Monday, 24 October 2011

The Peace of Wild Things

The Peace of Wild Things
When despair for the world grows in me
and I wake in the night at the least sound
in fear of what my life and my children's lives may be,
I go and lie down where the wood drake
rests in his beauty on the water, and the great heron feeds.
I come into the peace of wild things
who do not tax their lives with forethought
of grief. I come into the presence of still water.
And I feel above me the day-blind stars
waiting with their light. For a time
I rest in the grace of the world, and am free.
— Wendell Berry 

I was just browsing some of my favourite sites and I visited Keri Smith - an artist, writer, person whom I admire.  I hadn't visited her lately (I don't mean really visited but cyber visited), anyway she had posted a poem by Wendell Berry.  I liked the poem and never having heard of the poet I looked him up and he sounds like a very interesting man (and a cool dude).  Next I looked up some of his poems and this title caught my eye.  I really like it and can relate to the poem.  That is how I feel when I am down at the river.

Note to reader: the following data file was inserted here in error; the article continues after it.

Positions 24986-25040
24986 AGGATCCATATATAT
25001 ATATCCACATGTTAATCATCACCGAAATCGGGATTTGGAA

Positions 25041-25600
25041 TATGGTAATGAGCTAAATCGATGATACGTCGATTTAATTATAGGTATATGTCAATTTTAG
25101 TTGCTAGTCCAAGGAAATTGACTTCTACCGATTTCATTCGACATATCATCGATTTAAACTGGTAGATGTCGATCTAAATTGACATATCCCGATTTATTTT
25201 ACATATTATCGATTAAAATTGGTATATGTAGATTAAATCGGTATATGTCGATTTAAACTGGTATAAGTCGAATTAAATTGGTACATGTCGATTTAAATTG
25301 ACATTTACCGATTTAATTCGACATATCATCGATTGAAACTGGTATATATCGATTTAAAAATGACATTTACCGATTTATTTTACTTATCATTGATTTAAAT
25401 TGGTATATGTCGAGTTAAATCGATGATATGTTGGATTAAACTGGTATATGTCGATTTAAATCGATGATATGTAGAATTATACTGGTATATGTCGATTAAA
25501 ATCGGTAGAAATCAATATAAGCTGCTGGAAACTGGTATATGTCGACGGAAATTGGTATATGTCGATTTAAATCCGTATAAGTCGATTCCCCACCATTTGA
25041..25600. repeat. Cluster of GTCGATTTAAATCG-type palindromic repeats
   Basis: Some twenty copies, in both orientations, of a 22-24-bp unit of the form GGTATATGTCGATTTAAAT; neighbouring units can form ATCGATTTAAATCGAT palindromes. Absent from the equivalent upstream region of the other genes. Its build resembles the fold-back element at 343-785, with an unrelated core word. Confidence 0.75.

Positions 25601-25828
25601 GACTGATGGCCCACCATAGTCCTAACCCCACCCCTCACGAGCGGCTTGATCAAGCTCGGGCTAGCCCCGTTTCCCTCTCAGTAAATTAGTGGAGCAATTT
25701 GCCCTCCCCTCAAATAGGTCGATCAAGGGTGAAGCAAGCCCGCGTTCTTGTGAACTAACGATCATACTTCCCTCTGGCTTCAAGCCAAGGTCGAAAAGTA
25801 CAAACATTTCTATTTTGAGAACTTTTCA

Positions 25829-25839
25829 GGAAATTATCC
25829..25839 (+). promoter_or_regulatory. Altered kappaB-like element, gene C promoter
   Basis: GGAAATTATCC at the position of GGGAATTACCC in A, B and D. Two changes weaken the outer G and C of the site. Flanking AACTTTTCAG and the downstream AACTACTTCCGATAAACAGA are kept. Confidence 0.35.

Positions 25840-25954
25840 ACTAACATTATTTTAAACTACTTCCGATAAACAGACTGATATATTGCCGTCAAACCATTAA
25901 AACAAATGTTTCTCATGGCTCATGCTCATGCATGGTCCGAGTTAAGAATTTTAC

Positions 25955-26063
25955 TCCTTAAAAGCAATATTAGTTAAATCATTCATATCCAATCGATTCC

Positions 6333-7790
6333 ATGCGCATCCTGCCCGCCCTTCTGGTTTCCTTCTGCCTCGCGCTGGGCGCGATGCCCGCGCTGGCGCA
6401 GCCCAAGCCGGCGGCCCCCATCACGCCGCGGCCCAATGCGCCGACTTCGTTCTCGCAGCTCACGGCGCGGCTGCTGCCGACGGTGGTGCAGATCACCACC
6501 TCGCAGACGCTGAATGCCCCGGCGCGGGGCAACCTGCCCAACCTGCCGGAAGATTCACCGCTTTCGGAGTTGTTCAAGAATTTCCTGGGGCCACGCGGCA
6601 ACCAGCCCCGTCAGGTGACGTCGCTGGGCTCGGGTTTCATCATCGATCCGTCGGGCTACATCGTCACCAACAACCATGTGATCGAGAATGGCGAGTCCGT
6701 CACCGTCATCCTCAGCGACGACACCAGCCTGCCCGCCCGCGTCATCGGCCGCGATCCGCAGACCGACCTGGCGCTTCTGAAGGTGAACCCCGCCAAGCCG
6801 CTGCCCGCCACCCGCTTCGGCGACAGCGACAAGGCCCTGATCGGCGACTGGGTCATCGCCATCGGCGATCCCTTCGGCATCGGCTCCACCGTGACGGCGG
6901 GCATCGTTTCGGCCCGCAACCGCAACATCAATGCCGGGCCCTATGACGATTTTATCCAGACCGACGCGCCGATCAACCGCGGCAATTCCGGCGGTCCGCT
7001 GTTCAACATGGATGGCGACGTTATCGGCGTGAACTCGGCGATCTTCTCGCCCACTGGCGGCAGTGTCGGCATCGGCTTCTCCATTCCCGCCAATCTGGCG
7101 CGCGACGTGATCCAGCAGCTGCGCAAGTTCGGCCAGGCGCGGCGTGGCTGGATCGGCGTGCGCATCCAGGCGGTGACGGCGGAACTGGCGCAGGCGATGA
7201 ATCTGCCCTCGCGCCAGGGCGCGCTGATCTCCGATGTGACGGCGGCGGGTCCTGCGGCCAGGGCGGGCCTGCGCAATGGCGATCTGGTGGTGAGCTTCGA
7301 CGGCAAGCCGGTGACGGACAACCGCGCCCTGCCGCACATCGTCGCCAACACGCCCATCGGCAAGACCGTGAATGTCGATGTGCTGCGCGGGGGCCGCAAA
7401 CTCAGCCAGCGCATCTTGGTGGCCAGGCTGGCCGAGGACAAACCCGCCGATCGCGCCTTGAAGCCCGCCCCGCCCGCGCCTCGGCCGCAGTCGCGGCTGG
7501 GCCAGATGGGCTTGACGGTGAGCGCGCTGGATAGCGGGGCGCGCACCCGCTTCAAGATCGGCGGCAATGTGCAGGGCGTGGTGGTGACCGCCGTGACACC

Here are some quotes of his (from here)

“One of the most important resources that a garden makes available for use, is the gardener's own body. A garden gives the body the dignity of working in its own support. It is a way of rejoining the human race.”


“You can best serve civilization by being against what usually passes for it.”

“The passive American consumer, sitting down to a meal of pre-prepared food, confronts inert, anonymous substances that have been processed, dyed, breaded, sauced, gravied, ground, pulped, strained, blended, prettified, and sanitized beyond resemblance to any part of any creature that ever lived. The products of nature and agriculture have been made, to all appearances, the products of industry. Both eater and eaten are thus in exile from biological reality.”

“How joyful to be together, alone as when we first were joined in our little house by the river long ago, except that now we know each other, as we did not then; and now instead of two stories fumbling to meet, we belong to one story that the two, joining, made. And now we touch each other with the tenderness of mortals, who know themselves...”

“Do unto those downstream as you would have those upstream do unto you.”

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